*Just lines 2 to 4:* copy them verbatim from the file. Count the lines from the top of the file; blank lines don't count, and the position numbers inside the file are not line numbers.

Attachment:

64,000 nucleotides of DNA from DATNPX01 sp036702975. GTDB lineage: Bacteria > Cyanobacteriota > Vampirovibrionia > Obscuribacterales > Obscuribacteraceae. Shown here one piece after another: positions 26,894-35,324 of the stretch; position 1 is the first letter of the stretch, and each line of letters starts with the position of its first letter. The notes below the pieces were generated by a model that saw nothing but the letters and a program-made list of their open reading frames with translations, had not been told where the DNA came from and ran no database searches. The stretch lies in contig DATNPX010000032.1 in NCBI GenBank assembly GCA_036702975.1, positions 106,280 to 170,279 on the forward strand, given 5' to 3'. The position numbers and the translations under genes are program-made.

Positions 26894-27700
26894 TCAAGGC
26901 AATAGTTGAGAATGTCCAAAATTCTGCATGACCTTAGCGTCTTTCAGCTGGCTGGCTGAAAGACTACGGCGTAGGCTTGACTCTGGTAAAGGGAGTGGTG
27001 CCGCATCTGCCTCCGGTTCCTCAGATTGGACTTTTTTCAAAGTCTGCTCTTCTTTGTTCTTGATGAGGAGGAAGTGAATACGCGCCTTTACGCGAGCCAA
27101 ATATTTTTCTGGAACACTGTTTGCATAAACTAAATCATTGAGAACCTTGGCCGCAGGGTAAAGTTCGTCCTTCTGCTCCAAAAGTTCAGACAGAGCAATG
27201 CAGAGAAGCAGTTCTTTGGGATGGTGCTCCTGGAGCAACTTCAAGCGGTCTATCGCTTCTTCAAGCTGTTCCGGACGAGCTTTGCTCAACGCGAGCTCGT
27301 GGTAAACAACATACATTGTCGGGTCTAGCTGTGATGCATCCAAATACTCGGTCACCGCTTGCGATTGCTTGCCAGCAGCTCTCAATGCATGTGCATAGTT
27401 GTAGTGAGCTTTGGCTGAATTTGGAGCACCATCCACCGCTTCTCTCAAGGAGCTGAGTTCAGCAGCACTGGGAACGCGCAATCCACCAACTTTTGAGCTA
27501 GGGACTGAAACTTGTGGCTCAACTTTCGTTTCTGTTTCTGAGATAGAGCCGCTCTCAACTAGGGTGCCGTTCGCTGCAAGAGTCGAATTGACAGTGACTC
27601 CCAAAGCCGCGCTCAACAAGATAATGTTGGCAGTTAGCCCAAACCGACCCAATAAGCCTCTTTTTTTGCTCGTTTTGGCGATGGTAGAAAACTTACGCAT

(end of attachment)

Positions 26894-27700
26894 TCAAGGC
26901 AATAGTTGAGAATGTCCAAAATTCTGCATGACCTTAGCGTCTTTCAGCTGGCTGGCTGAAAGACTACGGCGTAGGCTTGACTCTGGTAAAGGGAGTGGTG